There is a pattern emerging in policy-making in Britain. We Conservatives propose a policy. The Labour government ridicules and vilifies it. They question our motives and our sanity. Then, soon afterwards, they adopt essentially the same policy themselves, although often in a bowdlerised and vitiated version. The most striking recent example was the issue of the Death Tax last October.
Now Alan Johnson emerges to tell us of his plan for “patient health budgets” which will enable patients to take the NHS funding available for their treatment, and to shop around in the public and private sectors for the best deal. We Conservatives have been talking about this idea for a long time. Call it a patient’s budget, call it health passports, call it education vouchers. The only way to introduce market disciplines into public service provision is to make the citizen a customer, not merely in the rhetorical sense (doctors now seem to call patients “clients”), but in the real sense that they have money (or its equivalent) in their hands, and they spend it as they choose.
This year, Adam Smith would have been 285 years old, if he’d lived. Yet many of us still don’t quite believe in his invisible hand. In our heads we know that free markets are the best and most efficient way to allocate resources, and to drive innovation and quality, but our hearts haven’t quite come to terms with it yet. For many in the soft centre of British politics (including some Conservatives) vouchers are a step too far. We are so accustomed to the state’s social security comfort blanket, to the Beveridge dispensation that has been in place for most of our lives, that we are reluctant to abandon it even when it has failed consistently for decades. Education vouchers? Patient passports? Surely these are wild-eyed neo-con ideas espoused by free market ideologues, not the nostrums of practical men?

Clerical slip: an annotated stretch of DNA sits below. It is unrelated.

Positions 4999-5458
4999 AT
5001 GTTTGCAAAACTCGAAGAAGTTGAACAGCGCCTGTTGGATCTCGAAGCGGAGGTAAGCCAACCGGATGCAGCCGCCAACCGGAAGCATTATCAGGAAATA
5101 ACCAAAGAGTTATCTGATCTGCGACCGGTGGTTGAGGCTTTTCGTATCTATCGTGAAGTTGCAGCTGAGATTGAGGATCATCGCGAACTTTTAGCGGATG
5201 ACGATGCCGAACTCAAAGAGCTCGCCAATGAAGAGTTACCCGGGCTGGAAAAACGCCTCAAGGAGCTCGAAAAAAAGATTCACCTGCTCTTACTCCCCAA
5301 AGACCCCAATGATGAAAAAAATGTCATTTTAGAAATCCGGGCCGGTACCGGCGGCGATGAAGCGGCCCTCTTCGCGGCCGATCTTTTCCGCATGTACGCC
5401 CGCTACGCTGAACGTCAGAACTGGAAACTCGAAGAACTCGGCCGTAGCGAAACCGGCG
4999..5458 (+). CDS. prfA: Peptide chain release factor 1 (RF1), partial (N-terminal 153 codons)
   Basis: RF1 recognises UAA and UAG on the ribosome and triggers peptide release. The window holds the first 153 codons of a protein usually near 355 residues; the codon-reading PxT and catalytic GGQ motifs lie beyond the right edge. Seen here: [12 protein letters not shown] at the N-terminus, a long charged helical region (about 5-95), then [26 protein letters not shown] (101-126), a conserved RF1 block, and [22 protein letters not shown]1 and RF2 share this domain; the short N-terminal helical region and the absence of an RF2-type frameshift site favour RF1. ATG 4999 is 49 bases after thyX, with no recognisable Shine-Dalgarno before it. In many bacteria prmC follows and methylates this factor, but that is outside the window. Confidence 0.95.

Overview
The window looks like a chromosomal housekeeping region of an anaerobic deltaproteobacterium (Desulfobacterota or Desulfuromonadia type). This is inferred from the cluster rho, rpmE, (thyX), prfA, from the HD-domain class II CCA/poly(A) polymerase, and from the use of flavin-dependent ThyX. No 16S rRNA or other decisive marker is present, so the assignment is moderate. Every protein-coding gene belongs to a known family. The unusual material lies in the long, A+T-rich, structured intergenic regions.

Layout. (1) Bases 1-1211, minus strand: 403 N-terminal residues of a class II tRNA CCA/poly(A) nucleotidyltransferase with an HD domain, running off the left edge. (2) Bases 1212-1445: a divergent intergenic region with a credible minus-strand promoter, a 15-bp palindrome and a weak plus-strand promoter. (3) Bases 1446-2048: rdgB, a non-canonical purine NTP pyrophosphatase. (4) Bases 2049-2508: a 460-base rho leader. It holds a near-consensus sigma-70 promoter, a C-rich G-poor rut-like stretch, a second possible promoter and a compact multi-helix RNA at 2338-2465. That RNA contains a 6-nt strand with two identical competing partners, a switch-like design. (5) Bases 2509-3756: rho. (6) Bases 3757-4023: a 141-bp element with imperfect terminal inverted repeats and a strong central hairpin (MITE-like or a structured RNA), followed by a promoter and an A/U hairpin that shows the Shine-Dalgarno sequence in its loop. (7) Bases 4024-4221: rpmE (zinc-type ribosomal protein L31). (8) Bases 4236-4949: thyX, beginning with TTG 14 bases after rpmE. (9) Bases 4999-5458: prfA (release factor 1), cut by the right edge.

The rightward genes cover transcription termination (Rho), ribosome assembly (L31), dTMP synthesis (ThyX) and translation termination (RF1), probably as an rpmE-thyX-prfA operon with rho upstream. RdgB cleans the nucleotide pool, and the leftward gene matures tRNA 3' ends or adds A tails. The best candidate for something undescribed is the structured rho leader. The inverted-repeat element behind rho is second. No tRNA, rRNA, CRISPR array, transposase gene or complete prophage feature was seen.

We still hear people (usually Lib-Dems) saying that they don’t want choice for the individual patient or pupil. They want every hospital, every school to offer uniformly excellent service. They haven’t grasped that that’s what we all want, and that consumer choice and patient power are the way to achieve it.
It is nonetheless an astonishing volte-face that this Labour government is coming up with such proposals. At the next general Election, the choice will not be between left and right. It will be between a Conservative Party wedded to market-based reforms because it understands them, which adopts them out of commitment, and a Labour Party that hates them, but holds its nose and adopts them out of desperation.
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- My final speech in Strasbourg - Two-seat parliament a perfect metaphor for the hubris and futility of EU project
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